Last month, The Hateful Eight director Quentin Tarantino took part in an anti-police brutality protest in New York City, which caused plenty of controversy since it happened just days after an NYPD officer was killed in the line of duty. The rally had been planned for months, and the director called the protest's timing "unfortunate," but that didn't stop the NYPD from calling for a New York boycott of all the director's films, including his upcoming revenge Western The Hateful Eight. Shortly thereafter, the LAPD joined the NYPD in the boycott, which has some wondering if this bad publicity could hurt the movie's Oscar chances. Today, The Hollywood Reporter reveals that the country's largest police union, the Fraternal Order of Police, is planning a special "surprise" for the director. Here's what Fraternal Order of Police president Jim Pasco had to say in a statement.

"Tarantino has made a good living out of violence and surprise. Our offices make a living trying to stop violence, but surprise is not out of the question. Something is in the works, but the element of surprise is the most important element. Something could happen anytime between now and [the premiere]. And a lot of it is going to be driven by Tarantino, who is nothing if not predictable. The right time and place will come up and we'll try to hurt him in the only way that seems to matter to him, and that's economically."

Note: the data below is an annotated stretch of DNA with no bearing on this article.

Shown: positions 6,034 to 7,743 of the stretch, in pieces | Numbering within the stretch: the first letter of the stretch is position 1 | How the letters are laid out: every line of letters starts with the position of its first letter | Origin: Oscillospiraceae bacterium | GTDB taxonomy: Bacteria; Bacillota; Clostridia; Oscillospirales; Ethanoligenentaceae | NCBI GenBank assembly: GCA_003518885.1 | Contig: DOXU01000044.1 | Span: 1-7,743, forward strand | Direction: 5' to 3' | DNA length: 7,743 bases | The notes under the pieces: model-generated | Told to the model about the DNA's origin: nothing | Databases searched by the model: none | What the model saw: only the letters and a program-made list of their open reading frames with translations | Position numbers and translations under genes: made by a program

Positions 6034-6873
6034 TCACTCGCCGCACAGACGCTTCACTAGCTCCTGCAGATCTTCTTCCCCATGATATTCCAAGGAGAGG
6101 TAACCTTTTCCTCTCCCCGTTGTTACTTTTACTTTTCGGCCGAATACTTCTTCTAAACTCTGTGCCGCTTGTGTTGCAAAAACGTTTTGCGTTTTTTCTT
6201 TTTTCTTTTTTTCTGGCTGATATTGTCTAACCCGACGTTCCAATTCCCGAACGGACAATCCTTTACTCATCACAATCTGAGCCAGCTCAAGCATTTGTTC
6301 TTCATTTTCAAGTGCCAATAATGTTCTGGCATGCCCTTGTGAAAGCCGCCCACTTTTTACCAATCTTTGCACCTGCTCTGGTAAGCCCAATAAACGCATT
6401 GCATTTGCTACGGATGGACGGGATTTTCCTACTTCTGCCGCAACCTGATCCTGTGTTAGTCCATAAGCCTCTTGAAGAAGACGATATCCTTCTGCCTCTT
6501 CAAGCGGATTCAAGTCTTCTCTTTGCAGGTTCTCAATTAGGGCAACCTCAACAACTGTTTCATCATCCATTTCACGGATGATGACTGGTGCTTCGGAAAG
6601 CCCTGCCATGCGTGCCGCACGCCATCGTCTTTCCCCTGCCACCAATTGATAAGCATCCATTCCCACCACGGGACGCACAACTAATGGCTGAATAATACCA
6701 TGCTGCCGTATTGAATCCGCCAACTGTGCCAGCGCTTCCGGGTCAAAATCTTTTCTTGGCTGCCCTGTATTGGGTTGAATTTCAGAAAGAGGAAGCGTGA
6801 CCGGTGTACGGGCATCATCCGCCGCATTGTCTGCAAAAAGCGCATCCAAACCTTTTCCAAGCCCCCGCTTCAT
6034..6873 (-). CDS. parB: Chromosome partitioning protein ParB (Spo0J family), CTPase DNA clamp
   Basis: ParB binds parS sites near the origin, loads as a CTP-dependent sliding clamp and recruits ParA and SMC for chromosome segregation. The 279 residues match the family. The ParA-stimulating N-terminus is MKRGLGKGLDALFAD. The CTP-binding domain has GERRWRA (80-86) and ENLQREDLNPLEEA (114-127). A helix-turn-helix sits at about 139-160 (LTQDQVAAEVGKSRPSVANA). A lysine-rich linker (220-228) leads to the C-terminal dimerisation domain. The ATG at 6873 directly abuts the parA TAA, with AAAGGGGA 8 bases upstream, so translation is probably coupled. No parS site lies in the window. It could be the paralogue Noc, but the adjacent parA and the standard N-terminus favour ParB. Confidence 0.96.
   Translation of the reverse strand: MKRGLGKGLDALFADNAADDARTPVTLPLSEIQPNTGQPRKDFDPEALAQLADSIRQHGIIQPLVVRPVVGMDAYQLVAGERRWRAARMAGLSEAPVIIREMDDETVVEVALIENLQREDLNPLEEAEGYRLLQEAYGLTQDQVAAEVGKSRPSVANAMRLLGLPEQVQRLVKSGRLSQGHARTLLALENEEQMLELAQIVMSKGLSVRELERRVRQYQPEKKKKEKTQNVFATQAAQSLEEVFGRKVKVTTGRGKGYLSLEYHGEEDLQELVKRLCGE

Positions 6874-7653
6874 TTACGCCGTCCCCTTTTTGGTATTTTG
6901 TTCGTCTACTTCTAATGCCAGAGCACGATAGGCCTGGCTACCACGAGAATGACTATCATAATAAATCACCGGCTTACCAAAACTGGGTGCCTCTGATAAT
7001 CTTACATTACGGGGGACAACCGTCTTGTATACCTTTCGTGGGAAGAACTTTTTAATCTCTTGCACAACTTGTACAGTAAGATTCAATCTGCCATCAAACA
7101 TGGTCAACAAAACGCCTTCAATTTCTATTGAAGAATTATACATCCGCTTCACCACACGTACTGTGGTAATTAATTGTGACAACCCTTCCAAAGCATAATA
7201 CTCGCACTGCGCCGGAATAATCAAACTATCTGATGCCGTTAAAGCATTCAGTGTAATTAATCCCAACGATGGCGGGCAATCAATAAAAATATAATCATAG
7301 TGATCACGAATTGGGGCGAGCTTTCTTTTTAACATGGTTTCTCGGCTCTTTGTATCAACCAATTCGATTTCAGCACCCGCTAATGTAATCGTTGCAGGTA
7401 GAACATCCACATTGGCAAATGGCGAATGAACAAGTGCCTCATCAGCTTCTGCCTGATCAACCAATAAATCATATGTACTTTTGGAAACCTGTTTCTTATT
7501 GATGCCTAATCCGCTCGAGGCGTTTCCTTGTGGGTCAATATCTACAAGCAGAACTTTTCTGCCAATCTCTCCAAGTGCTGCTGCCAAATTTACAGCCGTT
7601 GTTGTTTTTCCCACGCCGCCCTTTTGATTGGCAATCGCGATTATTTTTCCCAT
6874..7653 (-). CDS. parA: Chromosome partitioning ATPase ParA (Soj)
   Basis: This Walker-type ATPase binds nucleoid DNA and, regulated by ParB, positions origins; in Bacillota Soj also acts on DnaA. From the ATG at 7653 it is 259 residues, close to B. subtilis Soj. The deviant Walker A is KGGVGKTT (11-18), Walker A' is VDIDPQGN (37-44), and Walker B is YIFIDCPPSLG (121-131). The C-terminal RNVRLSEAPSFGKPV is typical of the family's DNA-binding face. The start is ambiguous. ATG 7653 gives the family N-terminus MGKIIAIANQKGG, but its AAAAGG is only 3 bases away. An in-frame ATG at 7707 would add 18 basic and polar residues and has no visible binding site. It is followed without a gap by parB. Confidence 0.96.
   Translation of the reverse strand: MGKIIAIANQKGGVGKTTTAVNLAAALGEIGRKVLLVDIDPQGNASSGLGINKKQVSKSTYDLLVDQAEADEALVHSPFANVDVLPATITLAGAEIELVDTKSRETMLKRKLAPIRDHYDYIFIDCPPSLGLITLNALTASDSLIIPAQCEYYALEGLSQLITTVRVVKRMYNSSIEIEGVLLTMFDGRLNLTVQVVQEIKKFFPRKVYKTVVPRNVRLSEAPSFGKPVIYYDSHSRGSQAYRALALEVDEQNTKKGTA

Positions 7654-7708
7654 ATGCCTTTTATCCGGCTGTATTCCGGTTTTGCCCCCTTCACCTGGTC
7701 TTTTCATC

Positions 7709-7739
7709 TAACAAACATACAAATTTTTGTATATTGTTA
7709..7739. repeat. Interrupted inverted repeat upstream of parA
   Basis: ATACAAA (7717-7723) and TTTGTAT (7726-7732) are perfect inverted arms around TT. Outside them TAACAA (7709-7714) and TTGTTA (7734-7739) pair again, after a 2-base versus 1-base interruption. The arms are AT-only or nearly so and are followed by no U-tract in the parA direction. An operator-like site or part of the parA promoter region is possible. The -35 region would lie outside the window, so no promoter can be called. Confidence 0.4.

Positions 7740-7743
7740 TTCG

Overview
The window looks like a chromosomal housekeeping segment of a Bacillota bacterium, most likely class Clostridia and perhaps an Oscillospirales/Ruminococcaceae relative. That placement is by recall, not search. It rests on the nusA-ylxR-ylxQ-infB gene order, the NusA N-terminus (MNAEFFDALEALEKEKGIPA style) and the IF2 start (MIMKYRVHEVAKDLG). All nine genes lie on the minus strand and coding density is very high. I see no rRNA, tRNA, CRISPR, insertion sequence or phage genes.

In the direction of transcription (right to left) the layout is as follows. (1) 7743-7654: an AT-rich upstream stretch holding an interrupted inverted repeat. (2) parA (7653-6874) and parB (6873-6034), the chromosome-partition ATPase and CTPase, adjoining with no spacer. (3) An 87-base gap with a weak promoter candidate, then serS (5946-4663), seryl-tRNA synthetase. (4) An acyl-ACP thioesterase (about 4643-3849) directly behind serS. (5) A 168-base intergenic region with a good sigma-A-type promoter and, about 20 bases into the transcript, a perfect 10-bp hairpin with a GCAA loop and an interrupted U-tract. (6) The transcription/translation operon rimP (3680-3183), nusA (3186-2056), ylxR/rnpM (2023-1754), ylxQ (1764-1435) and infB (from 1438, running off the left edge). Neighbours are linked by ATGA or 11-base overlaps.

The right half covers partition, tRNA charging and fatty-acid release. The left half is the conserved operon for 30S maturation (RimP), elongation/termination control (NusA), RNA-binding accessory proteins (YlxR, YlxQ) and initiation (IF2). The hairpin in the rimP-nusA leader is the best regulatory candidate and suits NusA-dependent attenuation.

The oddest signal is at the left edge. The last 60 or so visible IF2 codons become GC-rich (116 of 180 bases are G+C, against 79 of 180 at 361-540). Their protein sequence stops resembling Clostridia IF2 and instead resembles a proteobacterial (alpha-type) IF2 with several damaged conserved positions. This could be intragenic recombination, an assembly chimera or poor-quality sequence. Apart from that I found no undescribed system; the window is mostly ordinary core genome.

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This "surprise" will be an addition to the already-planned boycott of The Hateful Eight, which released a new trailer earlier today. The Weinstein Company has slated the Western to open in limited release on Christmas Day, with a nationwide expansion planned for sometime in early 2016. Jim Pasco would not elaborate on the nature of this surprise, but he did clarify that it is not a physical threat.

"Police officers protect people. They don't go out to hurt people."

Some analysts are already chiming in about how this boycott and/or "surprise" could affect The Hateful Eight's performance at the box office. Phil Contrino of and Jeff Bock of Exhibitor Relations don't believe the controversy will adversely affect The Hateful Eight's performance, largely because the director is already such a controversial figure to begin with. Rentrak's Paul Dergarabedian, on the other had, revealed that there is no way to tell at this point, but the boycott may not bode well for the movie.

"Quite simply, there's no way to know whether it will affect box office. Even after it opens, you can't quantify whether or not a boycott ultimately had an impact. But it has to cause a headache. It's not the kind of thing you want surrounding your movie, especially in the crowded Christmas frame when it will be going up against movies like Joy. And this situation is gaining traction. The idea that there's no such thing as bad press isn't necessarily true here."

Throughout his career, Quentin Tarantino's films weren't usually box office blockbusters, but his last two films have performed quite well. 2009's Inglourious Basterds took in $120.5 million domestic and $321.4 million worldwide, from a $70 million budget, while 2012's Django Unchained earned $162.8 million domestic and $425.3 million worldwide from a $100 million budget. Do you have any theories about what the police union may have in store for Quentin Tarantino's The Hateful Eight? You can see the latest trailer here if you missed it earlier today.